Our aged correspondent discovers politicians braving the rain and Scotland, prefab going all holier-than-thou and plans afoot for caning it in Cannes

Good plain Cook
I was surprised to find myself waiting for a taxi at Templecombe station in Dorset with the Right Honourable Robin Cook, former ethical foreign secretary and scourge of Blair’s transatlantic toadyism. Mr Cook is a well known horse-racing pundit, and he’d gone west to spectate at Wincanton races, which were partly sponsored by support services group Connaught. With no other taxis or jags in sight, Cook was not too proud to cadge a lift with the Connaught entourage. I am glad to report he was a little more charming than the dread John McCririck, pundit and Celebrity Big Brother star, who also braved the rain.

Here’s the form
Whatever happened to those eye-catching designs for the government’s Schools for the Future programme, announced last year to the accompaniment of fanfares? Answer: nothing much. However, now I hear that one of the secondary schools may actually be built.

Yes, it seems Wilkinson Eyre’s design is being considered as a suitable plan for the Thames Bridge College city academy. I’m told it will have a sports bent and will be backed by Reading chairman and publishing giant John Madejski. Whoever the contractor is, they should thank their lucky stars that it’s not the bonkers Alsop multistorey-school-on-stilts design being used …

We all know John Prescott puts his faith in standardised prefab to solve the nation’s housing crisis. But I can now reveal that it is the answer to someone else’s prayer – the Mormons. They have turned to standardisation because they build 400 churches each year, and 20 of its European ones are to be based on standardised designs by McBains Cooper. They come in a choice of five sizes and three elevated styles – classical (pictured), traditional or renaissance. Could it be that the religious fervour of the Mormon Church has lifted prefab to a higher plain?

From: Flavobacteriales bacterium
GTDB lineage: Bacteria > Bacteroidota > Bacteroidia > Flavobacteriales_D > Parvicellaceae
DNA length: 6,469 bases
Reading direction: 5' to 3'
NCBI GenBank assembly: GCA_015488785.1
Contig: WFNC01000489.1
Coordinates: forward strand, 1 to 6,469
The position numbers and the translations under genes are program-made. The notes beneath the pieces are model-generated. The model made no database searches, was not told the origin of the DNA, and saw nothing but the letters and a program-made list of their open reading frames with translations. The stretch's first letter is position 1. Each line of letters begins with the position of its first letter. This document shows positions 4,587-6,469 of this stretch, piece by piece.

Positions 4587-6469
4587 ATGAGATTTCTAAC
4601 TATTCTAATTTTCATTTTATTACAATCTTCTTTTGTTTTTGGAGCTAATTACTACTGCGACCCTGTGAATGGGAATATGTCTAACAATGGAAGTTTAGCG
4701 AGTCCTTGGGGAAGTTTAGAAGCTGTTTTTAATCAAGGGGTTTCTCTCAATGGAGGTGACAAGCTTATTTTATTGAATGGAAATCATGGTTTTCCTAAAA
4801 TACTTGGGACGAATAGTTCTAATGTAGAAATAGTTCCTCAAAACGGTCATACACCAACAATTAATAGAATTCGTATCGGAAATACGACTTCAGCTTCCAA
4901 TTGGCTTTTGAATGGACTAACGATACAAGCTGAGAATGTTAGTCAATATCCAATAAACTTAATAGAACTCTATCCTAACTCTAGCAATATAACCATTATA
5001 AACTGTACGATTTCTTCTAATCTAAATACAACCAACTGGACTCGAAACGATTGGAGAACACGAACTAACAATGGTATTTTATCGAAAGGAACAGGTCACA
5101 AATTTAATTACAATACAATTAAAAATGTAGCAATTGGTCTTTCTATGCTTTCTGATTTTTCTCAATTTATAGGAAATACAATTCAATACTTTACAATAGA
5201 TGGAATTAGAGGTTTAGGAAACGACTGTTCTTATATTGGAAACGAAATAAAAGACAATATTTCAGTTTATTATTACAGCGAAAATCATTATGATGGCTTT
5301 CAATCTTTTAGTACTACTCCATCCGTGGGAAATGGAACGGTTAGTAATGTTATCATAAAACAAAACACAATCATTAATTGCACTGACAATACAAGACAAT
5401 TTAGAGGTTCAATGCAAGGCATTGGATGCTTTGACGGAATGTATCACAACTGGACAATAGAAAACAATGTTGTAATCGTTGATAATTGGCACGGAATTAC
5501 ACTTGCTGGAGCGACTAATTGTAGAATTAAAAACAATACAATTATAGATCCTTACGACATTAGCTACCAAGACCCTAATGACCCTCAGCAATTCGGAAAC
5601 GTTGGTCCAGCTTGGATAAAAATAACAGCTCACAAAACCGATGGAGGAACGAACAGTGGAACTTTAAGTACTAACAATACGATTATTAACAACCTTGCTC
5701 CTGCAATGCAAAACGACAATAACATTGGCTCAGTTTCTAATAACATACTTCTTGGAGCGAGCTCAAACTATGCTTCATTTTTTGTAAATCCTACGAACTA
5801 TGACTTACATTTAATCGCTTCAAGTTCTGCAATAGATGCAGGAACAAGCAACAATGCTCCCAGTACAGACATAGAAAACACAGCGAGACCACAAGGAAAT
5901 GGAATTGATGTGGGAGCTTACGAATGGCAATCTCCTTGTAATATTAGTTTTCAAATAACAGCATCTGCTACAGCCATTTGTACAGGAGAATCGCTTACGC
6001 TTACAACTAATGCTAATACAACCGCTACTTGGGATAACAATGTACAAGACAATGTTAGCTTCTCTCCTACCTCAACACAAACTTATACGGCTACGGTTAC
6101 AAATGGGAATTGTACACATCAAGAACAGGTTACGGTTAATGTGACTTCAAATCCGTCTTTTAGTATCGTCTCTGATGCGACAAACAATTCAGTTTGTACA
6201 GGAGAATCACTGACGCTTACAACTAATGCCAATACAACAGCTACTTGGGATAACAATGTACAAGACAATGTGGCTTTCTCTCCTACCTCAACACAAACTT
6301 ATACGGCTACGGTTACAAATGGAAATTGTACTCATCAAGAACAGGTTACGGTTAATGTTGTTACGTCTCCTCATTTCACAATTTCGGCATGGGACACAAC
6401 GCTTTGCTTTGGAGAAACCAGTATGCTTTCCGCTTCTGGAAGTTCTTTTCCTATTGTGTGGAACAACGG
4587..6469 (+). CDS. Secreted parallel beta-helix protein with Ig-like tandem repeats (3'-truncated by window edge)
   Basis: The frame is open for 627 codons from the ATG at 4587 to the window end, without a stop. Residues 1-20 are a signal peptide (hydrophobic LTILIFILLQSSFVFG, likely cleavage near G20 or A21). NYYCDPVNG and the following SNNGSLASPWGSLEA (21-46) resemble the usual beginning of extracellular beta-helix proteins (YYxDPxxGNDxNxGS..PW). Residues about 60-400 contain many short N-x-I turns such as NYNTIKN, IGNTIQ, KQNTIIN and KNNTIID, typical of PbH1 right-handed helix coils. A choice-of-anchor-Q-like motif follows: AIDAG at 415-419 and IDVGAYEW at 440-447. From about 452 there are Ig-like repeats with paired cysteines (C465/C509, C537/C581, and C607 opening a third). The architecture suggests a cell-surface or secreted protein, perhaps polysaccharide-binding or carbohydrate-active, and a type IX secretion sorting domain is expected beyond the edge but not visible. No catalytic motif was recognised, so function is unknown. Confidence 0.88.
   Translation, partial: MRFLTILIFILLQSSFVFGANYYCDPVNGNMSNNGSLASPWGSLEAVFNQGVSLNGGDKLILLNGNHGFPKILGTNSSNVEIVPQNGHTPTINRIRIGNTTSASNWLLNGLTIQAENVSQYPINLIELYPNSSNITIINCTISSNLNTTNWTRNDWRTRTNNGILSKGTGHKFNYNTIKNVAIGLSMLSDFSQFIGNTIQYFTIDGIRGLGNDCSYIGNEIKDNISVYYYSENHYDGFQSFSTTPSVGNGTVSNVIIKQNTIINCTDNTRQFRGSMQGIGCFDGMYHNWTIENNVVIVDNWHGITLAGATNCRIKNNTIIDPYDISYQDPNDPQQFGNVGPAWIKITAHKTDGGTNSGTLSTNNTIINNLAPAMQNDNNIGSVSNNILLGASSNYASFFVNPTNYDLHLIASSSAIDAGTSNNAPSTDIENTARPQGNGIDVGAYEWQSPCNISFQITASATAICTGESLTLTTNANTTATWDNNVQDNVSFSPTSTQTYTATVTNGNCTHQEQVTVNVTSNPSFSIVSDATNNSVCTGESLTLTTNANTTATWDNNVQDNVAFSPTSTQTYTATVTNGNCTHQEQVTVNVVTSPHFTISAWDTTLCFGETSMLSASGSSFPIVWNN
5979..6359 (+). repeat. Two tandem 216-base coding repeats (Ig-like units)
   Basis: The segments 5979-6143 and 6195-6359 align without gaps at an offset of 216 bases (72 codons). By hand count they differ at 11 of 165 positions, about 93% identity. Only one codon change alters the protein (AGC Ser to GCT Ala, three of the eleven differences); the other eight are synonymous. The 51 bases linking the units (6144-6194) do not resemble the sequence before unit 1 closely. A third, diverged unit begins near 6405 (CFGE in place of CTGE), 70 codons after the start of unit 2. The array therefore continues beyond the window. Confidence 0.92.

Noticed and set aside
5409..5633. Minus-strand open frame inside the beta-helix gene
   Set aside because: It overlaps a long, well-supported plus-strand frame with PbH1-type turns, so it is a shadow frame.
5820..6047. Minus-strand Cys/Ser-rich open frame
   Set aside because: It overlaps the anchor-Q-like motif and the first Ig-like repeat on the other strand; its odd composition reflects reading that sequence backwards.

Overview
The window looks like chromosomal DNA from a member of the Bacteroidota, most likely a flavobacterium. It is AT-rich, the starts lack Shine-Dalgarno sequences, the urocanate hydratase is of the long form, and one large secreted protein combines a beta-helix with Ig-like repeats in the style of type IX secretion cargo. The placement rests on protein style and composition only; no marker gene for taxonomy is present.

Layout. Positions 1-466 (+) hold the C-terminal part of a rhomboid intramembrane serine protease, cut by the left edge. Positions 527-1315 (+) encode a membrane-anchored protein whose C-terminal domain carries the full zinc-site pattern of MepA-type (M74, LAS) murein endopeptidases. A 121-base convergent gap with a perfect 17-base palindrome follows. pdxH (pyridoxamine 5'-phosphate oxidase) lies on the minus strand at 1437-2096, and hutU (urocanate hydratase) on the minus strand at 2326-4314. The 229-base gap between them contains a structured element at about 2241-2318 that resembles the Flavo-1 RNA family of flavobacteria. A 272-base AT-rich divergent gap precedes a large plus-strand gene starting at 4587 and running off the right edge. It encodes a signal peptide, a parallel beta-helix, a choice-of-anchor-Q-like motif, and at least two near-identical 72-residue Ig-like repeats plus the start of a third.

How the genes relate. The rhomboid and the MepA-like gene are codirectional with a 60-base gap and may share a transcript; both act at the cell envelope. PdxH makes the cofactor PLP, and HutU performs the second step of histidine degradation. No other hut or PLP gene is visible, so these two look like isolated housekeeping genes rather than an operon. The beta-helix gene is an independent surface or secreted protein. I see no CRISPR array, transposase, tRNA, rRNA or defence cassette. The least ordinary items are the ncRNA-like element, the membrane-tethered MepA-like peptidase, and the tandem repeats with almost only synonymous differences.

Foster’s guten tag
I’m told there has been a happy end of sorts at Foster and Partners’ latest City job. The relatively diminutive 16-storey Moorhouse building in EC2 was launched last week. Contractor Skanska finished the work just before Christmas, about three months behind schedule, for joint client Hammerson and Henderson. But despite the delay the scheme is already attracting interest, with German bank HypoVereinsbank due to snap up a third of the space already. Well, it surely couldn’t fill up any slower than its more famous sibling Swiss Re, which was completed last year …

Sun, sea and sexagenarians
So, MIPIM is nearly upon us again. I hear the Cannes schmooze-fest will be notable this year for quite a landmark for one well-known industry bod. It will coincide with the 60th birthday of one Benny Kelly, director of Sir Robert McAlpine, and I hear there will be quite a bash to celebrate his achievement. My spies tell me it will include a special This Is Your Life show for Benny, although apparently Michael Aspel has yet to confirm.

Nigel's plans for Nigel
Nigel's plans for Nigel
I hear there are some sweaty palms at Nigel Griffith’s constituency office up in Edinburgh. My Scottish spies tell me that Grif the grafter will be spending most of his time north of the border from now until the expected May general election. Construction’s self-described “great networker” is understood to be worried about being re-elected, as his Edinburgh South seat was redrawn by the boundary Commission in 2001 and is now thought to be marginal. I’m sure he will be missed back in Whitehall.